The Drive

I didn’t actually intend on getting out for a drive that day; it just sort of happened. Lost in thoughts and stories and dreams of a different life, I’d like to say I tried to stop, but I won’t lie.

Yes, I saw him.  He stood on the side of the road, arms in the air, telling me to slow down. I didn’t dare meet his gaze. Just a few miles up, again he stood, red-faced and angry. With a clenched fist he shouted, “Stop everything! Think about this! Don’t you go any farther!”

He told me turn around. He told me to take another route.  He pointed out a safer road, but I knew that road would only lead me back to him. Each time he appeared, my white-knuckled fingers gripped the steering wheel harder, and I drove faster.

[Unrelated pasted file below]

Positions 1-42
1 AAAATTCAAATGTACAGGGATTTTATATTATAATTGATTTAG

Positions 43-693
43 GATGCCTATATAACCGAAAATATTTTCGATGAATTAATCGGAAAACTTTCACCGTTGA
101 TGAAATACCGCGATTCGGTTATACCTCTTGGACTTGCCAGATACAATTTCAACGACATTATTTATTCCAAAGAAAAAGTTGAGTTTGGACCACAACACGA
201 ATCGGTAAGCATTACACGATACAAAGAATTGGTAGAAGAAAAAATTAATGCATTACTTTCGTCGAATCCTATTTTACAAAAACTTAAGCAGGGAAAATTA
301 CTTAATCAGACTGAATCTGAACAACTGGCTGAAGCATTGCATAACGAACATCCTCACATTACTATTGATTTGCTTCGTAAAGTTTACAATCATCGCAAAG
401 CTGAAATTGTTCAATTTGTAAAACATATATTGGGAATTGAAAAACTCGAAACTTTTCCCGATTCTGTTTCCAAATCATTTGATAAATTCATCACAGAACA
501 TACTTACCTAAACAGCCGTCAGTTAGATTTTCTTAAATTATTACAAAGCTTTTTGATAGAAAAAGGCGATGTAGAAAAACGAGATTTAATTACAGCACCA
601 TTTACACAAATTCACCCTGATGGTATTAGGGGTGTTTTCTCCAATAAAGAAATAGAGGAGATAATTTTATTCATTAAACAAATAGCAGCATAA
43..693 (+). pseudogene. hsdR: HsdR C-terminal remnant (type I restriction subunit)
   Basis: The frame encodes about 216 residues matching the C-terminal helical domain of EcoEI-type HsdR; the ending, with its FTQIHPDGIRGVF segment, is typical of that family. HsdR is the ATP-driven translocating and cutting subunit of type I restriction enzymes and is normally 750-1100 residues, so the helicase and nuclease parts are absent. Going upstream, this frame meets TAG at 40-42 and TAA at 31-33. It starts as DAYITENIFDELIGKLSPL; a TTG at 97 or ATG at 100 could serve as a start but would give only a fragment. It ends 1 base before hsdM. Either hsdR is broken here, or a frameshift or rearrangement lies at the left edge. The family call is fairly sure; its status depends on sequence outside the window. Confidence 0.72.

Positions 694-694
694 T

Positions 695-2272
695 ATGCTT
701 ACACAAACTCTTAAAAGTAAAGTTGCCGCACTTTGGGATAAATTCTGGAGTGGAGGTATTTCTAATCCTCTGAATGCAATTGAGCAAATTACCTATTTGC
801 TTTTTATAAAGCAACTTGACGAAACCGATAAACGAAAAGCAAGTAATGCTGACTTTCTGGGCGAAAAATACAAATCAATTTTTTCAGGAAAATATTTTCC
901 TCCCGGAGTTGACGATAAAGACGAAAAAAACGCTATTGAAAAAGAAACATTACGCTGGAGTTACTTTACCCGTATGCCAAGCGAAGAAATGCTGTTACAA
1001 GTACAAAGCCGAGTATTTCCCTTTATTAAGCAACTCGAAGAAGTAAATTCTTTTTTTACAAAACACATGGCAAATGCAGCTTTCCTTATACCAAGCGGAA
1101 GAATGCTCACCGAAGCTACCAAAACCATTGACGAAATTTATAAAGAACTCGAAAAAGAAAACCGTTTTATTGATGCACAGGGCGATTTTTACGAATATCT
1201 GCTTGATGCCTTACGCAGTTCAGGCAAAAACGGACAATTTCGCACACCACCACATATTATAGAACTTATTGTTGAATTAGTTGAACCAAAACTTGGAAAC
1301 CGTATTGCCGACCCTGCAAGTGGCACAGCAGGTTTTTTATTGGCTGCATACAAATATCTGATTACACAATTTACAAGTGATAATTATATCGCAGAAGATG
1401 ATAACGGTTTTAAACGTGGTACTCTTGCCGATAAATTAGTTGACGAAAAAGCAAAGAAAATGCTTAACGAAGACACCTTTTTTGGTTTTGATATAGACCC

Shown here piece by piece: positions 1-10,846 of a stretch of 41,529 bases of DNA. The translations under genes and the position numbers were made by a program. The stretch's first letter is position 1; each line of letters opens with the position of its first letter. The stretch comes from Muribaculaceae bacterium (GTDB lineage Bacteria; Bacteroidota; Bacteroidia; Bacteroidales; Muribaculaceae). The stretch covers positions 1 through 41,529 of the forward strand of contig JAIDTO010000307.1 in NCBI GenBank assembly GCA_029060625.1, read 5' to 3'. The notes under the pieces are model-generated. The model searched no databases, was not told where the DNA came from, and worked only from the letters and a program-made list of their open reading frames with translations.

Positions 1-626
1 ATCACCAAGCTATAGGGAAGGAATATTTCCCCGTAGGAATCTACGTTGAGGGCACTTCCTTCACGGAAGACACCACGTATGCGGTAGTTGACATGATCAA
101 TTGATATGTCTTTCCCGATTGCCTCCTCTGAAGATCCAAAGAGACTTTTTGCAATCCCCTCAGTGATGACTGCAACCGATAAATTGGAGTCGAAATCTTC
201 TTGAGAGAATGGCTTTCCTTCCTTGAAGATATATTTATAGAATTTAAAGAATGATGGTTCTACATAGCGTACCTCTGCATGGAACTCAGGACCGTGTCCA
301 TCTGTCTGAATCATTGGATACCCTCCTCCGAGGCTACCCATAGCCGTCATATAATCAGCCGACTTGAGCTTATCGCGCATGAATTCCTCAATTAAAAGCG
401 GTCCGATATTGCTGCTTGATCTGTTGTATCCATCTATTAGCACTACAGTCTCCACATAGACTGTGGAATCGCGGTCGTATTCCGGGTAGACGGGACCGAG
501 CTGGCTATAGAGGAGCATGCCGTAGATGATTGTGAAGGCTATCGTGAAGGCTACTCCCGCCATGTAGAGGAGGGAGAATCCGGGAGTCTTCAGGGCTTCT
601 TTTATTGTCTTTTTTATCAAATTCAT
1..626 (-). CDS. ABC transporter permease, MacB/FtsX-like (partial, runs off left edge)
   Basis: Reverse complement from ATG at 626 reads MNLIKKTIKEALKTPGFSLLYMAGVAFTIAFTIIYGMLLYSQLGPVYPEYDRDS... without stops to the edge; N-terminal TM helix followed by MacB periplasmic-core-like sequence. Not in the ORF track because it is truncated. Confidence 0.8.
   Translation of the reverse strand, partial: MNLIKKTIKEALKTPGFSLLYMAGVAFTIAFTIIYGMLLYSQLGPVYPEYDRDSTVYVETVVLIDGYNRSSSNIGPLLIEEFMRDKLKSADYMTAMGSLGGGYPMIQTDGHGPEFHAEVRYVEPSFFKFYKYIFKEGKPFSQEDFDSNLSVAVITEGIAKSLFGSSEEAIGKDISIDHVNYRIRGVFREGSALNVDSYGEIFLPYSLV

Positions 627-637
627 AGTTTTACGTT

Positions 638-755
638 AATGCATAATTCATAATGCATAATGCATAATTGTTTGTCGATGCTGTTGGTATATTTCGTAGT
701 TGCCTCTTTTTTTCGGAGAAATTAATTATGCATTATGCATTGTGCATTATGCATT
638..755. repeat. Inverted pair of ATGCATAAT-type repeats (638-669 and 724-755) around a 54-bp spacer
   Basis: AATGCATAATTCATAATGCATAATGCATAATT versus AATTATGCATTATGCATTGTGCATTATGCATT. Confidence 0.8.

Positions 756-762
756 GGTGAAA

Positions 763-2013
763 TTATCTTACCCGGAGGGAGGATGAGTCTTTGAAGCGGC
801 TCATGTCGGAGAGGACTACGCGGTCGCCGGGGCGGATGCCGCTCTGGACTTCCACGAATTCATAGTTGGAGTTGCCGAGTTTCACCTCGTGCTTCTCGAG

I pressed hard on the pedal, and with each added bit of pressure, fewer signs appeared on the long, sustaining road, and the less I saw his face.

“This road is no good for you! It’ll never bring you back to me,” I could hear him say.  His head hung low. He knew defeat sat waiting at the next intersection.

My sharp gaze down the center white lines softened, and I saw clouds open to reveal a final exit sign. It was my last chance to turn around. So, I kept going.

One comment on “The Drive

  1. Anna Jauhola says:

    Compelling! This makes me want to know more. … like why was that guy trying to make the driver turn around? Did the driver know the guy? Enjoyed it very much.


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